More Americans Are Digging Themselves Out of Bad Credit Scores
The share of U.S. consumers with subprime credit scores reached its lowest level in nearly a decade, signaling good news for the nation’s economy since the new wave of credit-worthy Americans could help boost bank lending.
The number of Americans with low credit scores, or so-called subprime scores, have been falling for six consecutive years after peaking in 2010 during the financial crisis. The total share of subprime adults fell to 20.7% in April, according to the Wall Street Journal. The data comes from the Fair Isaac Corp., or FICO, and has been tracked since 2005. A subprime borrower is defined as someone with a credit score between 300 and 599 on a scale that goes up to 850.
More Americans with better credit ratings means there are more worthy consumers that banks can court. Following the financial crisis when mortgages and other debts went unpaid, banks tightened their lending standards and shunned most subprime borrowers. That meant a smaller customer base available for loans, thus squeezing bank profits. Now, with more consumers crawling out of subprime levels, banks have a larger customer base available without the need to lower their lending standards.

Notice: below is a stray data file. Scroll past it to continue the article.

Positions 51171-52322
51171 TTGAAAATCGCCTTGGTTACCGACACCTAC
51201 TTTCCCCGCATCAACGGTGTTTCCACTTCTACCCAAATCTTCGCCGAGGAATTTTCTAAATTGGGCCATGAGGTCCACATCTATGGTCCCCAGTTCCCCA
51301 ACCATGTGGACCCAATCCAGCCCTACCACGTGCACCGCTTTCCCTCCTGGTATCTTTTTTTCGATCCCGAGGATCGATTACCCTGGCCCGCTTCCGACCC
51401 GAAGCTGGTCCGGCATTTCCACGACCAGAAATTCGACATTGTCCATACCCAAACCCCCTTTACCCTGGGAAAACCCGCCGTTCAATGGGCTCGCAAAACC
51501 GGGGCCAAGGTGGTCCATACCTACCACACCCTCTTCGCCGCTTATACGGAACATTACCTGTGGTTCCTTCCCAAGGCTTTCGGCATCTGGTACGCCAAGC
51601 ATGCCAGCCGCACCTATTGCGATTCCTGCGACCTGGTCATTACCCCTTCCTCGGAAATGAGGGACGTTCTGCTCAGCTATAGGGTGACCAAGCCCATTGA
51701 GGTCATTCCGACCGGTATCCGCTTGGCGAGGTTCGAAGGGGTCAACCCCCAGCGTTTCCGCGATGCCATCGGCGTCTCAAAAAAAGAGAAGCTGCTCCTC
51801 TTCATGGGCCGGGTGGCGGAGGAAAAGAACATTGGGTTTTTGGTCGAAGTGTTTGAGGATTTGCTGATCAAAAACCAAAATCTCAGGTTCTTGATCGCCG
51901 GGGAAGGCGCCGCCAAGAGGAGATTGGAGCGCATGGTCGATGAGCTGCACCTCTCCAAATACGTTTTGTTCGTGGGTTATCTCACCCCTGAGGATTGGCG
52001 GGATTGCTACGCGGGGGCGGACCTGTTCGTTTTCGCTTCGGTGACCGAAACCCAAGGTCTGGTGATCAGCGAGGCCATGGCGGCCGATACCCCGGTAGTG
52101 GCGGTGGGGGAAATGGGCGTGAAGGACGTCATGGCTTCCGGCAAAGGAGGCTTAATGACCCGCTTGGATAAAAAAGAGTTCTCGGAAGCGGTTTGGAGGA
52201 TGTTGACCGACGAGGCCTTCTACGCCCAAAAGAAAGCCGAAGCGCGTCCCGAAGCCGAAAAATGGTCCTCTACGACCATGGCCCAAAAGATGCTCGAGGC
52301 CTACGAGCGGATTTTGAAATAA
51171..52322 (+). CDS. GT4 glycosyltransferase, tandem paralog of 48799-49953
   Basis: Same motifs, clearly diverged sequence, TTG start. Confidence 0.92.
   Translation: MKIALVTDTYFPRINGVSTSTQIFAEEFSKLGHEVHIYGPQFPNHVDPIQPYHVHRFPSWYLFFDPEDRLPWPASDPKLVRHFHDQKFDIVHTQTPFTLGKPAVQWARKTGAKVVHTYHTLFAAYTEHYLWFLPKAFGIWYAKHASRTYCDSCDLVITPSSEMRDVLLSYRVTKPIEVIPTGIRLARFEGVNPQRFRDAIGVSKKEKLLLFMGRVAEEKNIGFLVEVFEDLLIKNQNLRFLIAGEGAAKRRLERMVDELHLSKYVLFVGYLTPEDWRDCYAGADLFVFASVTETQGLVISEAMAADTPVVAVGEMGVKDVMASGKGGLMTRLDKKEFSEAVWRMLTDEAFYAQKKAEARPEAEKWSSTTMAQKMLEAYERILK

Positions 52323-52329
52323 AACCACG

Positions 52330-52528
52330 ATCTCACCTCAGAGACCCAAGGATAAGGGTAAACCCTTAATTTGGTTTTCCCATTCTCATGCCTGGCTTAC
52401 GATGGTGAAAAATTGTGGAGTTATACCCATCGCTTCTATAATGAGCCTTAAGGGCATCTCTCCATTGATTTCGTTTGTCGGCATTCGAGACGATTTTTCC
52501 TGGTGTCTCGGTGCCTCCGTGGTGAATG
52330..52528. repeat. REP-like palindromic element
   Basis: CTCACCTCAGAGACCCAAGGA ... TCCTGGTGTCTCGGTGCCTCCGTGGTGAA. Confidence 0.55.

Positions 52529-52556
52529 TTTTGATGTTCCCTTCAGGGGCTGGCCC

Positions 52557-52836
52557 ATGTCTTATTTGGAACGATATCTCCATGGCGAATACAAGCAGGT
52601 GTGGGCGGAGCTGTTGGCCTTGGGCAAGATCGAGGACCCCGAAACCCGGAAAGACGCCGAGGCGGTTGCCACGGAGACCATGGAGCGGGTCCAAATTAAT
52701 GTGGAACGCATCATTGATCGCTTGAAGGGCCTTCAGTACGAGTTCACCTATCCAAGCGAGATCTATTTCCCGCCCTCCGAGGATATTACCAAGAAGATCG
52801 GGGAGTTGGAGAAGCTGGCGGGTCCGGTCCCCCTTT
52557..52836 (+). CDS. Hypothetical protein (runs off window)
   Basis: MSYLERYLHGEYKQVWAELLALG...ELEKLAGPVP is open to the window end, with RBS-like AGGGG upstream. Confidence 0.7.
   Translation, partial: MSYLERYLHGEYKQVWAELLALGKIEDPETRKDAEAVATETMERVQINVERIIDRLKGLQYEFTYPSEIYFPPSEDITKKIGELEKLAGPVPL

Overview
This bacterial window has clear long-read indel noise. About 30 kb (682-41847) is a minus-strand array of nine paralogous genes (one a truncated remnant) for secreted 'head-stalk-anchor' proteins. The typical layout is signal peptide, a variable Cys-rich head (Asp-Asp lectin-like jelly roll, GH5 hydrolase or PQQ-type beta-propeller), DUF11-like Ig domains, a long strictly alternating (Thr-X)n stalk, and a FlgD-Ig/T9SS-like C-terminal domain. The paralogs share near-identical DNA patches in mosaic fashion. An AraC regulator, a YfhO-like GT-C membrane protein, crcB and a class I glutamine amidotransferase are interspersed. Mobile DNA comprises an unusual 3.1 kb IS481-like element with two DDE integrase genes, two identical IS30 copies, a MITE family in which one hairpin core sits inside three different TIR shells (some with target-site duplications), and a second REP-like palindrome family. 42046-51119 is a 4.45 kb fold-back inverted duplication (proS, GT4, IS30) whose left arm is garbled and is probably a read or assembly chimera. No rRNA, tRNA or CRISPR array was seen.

More loans often translate into more consumer spending. The first loans expected to pick up volume are credit cards and auto lending, Morgan Whitacre, consumer client underwriting executive at Bank of America (BAC), told the Journal. Given formerly subprime borrowers’ restricted access to loans, the new windfall is expected to translate into higher short-term consumer spending since shoppers won’t have to depend only on their cash-on-hand. That’s especially good news for automakers and other big-ticket retailers.
Several factors are helping reduce the number of subprime borrowers. As the financial crisis fades, the missed mortgage payments and other financial sins are starting to drop off peoples’ credit records. More Americans are also working again—the unemployment rate, currently 4.7%, is well below the 10% peak in late 2009. And the past years of super-low interest rates have helped everyone pay off loans so borrowers’ payments account for a lower share of disposable income.